Annie Yan

Parents, teachers, coaches, friends—everyone has always said the same thing: quitters never win. To be honest, I’m not quite sure why “quitting” has gotten such a poor reputation. While quitters indeed never win, they never exactly lose either. In fact, quitters actually stop wasting their time doing whatever it is they didn’t like in the first place—seems like a win to me.

Most Yale students can relate to the “never say no” mantra I had in high school. I needed to do anything and everything I could in order to build my résumé for college. After all, what college wouldn’t want such a well-rounded student? If I hated the activity (most of the time I did) and had a horrible time (also happened frequently), at least I could build enough character to have a nice personal development arc in my Common App essay.

Even still, I had to be honest with myself; there was no need for me to be a member of the Future Business Leaders of America — I want to be an English major and have absolutely no desire to become a businesswoman. Did I have to be a student leader for these elementary school children? No, because I don’t like children. And why on Earth was I still a Girl Scout, when I hadn’t sold a box of cookies in three years?

I definitely was doing these activities for the wrong reasons, and therefore, wasting my time.

I think we are all well-aware of just how precious our time is. Transitioning into Yale, I wanted to leave a lot of my extracurriculars in high school and adjust to the new (and far more challenging) academic climate. I also had to worry about making friends. In the beginning of my first year, I attended many open houses and club meetings, only to never show up again (sorry).  And now, though many Yale extracurriculars come knocking at my door (occasionally this happens literally), I have the freedom to say no. Instead, I choose to fill my time with activities I actually enjoy.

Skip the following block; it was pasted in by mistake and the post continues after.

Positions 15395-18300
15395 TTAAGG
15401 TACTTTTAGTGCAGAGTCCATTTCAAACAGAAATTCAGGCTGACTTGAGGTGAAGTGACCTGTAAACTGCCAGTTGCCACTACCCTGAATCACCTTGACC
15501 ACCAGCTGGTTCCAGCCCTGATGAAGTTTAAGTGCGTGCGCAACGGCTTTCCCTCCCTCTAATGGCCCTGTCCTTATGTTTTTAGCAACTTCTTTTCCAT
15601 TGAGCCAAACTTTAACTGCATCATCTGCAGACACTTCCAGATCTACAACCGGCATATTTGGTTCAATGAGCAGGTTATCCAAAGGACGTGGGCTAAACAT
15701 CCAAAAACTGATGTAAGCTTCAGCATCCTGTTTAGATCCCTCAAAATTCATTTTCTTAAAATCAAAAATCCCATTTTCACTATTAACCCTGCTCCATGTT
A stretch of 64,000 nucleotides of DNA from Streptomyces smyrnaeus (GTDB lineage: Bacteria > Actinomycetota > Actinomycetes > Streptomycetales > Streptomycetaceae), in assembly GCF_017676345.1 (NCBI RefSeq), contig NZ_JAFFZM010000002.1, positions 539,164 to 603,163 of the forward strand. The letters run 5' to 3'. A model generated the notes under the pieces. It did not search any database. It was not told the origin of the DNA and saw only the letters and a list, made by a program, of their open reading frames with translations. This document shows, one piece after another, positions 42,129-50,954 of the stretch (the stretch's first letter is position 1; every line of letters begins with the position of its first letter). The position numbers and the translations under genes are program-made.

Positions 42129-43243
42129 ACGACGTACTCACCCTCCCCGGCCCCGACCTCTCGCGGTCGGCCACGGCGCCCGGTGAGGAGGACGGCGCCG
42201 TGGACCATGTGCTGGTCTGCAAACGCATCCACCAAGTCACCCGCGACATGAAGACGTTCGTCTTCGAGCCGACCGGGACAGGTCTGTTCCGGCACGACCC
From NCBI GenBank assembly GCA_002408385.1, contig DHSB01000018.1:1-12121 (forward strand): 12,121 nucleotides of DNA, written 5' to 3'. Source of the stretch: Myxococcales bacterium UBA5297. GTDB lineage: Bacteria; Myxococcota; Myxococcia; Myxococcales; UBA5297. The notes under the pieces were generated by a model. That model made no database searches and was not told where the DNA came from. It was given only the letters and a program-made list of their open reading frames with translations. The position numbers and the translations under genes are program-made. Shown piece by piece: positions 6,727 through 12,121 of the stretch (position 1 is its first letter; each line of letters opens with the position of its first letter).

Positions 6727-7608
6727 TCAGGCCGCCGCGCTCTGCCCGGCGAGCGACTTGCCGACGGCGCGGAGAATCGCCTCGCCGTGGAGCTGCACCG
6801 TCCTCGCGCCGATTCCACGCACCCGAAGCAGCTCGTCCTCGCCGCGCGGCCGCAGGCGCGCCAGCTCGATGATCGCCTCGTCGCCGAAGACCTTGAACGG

I finally quit saying yes when all I wanted to do is say no.

And so throughout my first semester, I watched my friends join clubs they did and didn’t like, learned about the different cultures and intensities of club sports teams, and took four intro classes because I didn’t really know how hard this school is. I was an observer — and I liked it. I figured out what I wanted and what I wanted to do here. Saying “no” to random extracurriculars was the best thing I could have done for myself. 

This decision, however, has been harder to follow through with than I first expected. While now I love everything I do, I am not doing too much. The ironic part of this is while I get to spend more time with friends, I feel a sense of extracurricular FOMO. I don’t want to be doing something else, but everyone else is — so what should I be doing?

Quitting saying the faux “yes” would have to apply to my personal life as well. I usually didn’t struggle to say “no” to things — socially at least. However, over the past few months, when people text me asking to go grab Donut Crazy, go to the Silliman HIIT classes hungover, or go study in Bass even when I have absolutely no homework, I’ve found it very hard to say no. It may be because I feel that if I say no once to a friend (usually a newer one), I will permanently taint the friendship with my rejection. Or maybe it really just is, once again, FOMO. 

Regardless, at these times I go with my gut — if I don’t want to, I literally force myself to say no. There is no craft behind these little rejections. I just feel like saying my answer—no excuse, no lies, no sugar-coating—is enough of an answer.

I also feel a bit powerful by doing so. After saying no, I can go off and do whatever it is I want. I can get my ever-necessary nine hours of sleep, or finally get around to washing the laces of my frat shoes. I can literally do anything. How could somebody not want this type of freedom? Knowing what I want, and having the balls to say no to what I don’t want, may be one of the best things I could do for myself. 

Now, that is self-care.

Hailey O’Connor | Contact